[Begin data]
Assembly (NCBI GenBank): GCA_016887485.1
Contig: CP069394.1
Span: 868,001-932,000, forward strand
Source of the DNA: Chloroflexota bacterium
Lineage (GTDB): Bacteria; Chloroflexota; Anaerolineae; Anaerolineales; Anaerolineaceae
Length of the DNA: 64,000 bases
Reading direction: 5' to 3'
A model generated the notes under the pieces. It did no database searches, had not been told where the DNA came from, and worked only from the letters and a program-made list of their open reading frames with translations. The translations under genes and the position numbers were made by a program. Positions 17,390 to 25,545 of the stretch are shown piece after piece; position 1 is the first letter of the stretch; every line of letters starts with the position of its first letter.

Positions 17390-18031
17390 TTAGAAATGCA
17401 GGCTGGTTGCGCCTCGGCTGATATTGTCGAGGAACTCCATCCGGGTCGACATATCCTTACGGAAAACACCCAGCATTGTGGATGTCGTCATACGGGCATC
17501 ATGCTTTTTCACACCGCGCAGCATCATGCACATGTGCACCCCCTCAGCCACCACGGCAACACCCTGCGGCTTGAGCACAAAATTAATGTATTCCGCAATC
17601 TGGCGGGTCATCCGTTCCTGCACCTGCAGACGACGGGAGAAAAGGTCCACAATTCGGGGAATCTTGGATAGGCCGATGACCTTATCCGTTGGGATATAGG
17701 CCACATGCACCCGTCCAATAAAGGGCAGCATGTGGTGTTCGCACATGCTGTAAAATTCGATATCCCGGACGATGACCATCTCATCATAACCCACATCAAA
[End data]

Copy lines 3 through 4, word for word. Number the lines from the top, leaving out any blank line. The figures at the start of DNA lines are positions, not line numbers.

Span: 868,001-932,000, forward strand
Source of the DNA: Chloroflexota bacterium